A Brief History of TNR

TNR was first introduced during the 1950s in Britain, and then in Denmark during the 1970s. The practice was introduced in the U.S. around the same time, but remained largely “underground” until the formation of Alley Cat Allies in 1990. The first large U.S. city to embrace TNR as a fundamental part of its approach to animal sheltering was Jacksonville, Florida.

“Community cats are not a new phenomenon and neither is the compassion shown by people who want to help them. A new movement erupted in the 1990s when lone caregivers became community organizers along with their veterinarians. Necessity is the mother of invention and there were plenty of cats to help.

“Today there are hundreds of established and effective nonprofit groups and spay/neuter clinics with paid employees, and thousands of large-scale TNR programs. TNR brochures have been replaced with beautiful websites. Several municipal agencies have launched return-to-field initiatives. And more than 500 new ordinances and policies are in place, making TNR mainstream.”

-Becky Robinson, co-founder and president, Alley Cat Allies

Beginning in 2008, the City of Jacksonville joined forces with the nonprofit First Coast No More Homeless Pets (FCNMHP) in launching the Feral Freedom program. Under the new program, “feral” cats (the cats who didn’t make it out of the shelter alive in the past) brought to Jacksonville Animal Care & Protective Services were transferred to FCNMHP. They were then spayed or neutered, vaccinated, microchipped, ear-tipped and returned to their outdoor homes. (Today, such programs are often referred to as shelter-neuter-return or return-to-field.) Best Friends has supported Jacksonville’s Feral Freedom program since its inception, providing generous grant funding and expertise.

In 2010, San José Animal Care and Services (SJACS) in San José, California, launched its own version of Feral Freedom. According to SJACS, intake of cats and kittens decreased 29.1 percent after four years, and the number of cats being killed decreased from over 70 percent of intakes in 2009 to 23 percent in 2014.[1] And in 2011, Best Friends began a similar program in DeKalb County, Georgia. As a result, the save rate for cats jumped from 46.5 percent to 77.8 percent in the first year alone (and as of the third quarter of 2015, is more than 85 percent).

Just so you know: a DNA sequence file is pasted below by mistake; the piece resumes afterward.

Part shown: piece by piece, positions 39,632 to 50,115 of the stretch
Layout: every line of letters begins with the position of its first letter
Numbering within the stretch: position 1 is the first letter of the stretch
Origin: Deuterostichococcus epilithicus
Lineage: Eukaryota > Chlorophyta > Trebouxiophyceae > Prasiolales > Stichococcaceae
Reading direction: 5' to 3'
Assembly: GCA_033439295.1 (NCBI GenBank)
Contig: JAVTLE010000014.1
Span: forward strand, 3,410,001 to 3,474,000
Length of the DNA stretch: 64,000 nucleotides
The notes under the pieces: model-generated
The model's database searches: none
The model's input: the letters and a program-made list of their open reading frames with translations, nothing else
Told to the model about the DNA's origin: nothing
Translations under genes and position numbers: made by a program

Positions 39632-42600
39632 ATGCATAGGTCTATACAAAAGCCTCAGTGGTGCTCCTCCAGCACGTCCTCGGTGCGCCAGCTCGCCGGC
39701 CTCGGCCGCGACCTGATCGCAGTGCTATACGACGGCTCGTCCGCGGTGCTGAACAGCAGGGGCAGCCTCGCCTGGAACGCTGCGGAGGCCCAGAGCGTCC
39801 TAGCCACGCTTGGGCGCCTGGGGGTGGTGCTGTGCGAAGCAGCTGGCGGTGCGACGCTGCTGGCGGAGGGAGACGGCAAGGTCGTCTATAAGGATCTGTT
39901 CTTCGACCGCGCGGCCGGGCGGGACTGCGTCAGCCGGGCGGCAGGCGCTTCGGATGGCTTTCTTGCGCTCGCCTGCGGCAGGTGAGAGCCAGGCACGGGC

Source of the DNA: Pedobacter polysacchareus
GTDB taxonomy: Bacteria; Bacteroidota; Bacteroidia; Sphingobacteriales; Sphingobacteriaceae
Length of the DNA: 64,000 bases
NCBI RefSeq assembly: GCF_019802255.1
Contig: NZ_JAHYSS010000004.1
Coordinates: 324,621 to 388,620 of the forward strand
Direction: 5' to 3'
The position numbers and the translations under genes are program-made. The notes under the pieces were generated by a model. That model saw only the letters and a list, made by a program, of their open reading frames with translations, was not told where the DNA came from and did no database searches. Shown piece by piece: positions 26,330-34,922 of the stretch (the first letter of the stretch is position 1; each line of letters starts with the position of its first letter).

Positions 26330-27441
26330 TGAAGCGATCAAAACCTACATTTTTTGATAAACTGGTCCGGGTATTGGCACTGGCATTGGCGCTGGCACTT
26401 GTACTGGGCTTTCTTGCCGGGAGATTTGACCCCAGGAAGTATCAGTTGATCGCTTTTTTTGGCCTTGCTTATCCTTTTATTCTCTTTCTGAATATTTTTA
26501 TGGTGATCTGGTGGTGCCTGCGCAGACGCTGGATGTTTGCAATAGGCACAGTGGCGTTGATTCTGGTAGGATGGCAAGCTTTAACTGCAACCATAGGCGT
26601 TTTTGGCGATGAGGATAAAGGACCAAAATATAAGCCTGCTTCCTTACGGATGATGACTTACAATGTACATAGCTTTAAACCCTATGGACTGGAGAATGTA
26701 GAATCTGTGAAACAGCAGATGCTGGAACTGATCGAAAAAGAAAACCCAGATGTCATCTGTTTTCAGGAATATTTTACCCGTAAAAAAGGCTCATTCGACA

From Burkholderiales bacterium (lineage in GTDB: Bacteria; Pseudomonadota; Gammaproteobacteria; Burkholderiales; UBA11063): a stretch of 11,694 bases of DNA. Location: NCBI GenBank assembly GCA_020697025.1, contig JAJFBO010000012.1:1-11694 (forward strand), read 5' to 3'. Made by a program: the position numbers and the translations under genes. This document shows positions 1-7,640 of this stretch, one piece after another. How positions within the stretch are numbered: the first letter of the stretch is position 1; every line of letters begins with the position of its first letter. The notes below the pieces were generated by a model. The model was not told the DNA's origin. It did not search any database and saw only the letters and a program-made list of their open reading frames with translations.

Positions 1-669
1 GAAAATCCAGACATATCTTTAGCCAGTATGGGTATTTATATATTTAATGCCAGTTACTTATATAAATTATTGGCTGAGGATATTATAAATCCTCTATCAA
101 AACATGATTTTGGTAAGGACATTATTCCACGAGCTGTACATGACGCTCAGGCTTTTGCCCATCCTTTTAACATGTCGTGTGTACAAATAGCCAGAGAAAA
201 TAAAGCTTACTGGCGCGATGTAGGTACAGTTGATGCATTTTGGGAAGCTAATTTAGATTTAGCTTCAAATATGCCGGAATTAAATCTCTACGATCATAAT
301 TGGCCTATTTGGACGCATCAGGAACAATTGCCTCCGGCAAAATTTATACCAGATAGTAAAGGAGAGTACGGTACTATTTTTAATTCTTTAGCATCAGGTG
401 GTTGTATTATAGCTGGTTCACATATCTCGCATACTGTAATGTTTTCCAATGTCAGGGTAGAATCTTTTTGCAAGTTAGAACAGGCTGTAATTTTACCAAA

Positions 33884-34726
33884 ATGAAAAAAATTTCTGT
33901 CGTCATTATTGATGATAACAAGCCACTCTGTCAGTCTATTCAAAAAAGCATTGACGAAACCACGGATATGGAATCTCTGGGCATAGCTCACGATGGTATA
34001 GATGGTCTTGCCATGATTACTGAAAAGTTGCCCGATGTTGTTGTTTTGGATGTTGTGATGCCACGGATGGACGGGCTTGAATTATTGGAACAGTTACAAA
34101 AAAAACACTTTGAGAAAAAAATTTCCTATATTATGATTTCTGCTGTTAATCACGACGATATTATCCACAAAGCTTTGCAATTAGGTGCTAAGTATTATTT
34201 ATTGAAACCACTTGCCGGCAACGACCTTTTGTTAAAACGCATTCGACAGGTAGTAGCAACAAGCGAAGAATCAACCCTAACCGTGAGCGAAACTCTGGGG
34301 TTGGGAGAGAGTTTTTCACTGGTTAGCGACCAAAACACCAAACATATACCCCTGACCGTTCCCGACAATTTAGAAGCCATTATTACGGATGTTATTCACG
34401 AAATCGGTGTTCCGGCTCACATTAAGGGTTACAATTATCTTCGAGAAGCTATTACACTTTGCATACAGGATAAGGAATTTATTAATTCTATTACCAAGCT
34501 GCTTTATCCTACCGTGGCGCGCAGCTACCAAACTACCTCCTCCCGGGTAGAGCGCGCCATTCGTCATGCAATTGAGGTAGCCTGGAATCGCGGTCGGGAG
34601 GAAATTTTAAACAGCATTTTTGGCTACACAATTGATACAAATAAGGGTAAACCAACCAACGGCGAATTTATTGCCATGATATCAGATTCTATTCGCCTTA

April 2012 saw the launch of the first Community Cats Projects in Albuquerque, New Mexico, and San Antonio, Texas. The Community Cats Projects are partnerships of Best Friends, PetSmart Charities, Inc.™, and local municipalities. These high-volume, three-year programs focus on specific zip codes and/or neighborhoods (generally those known to be the source of highest shelter intake) in the community, and have proven highly successful at reducing both shelter intake and shelter deaths of cats and kittens. (See “Model Programs.”)

Since then, Best Friends’ ongoing partnership with PetSmart Charities™ has resulted in four additional Community Cats Projects, with more on the way.

The 28 chapters that make up the CCP Handbook fall into three sections, as follows:

Basics

Administration

Operations


[1] K.L. Johnson & J. Cicirelli, 2014. “Study of the Effect on Shelter Cat Intakes and Euthanasia from a Shelter Neuter Return Project of 10,080 Cats from March 2010 to June 2014.” PeerJ 2, e646. https://peerj.com/articles/646/

Download the Community Cat Programs Handbook Basics (4.19 MB PDF)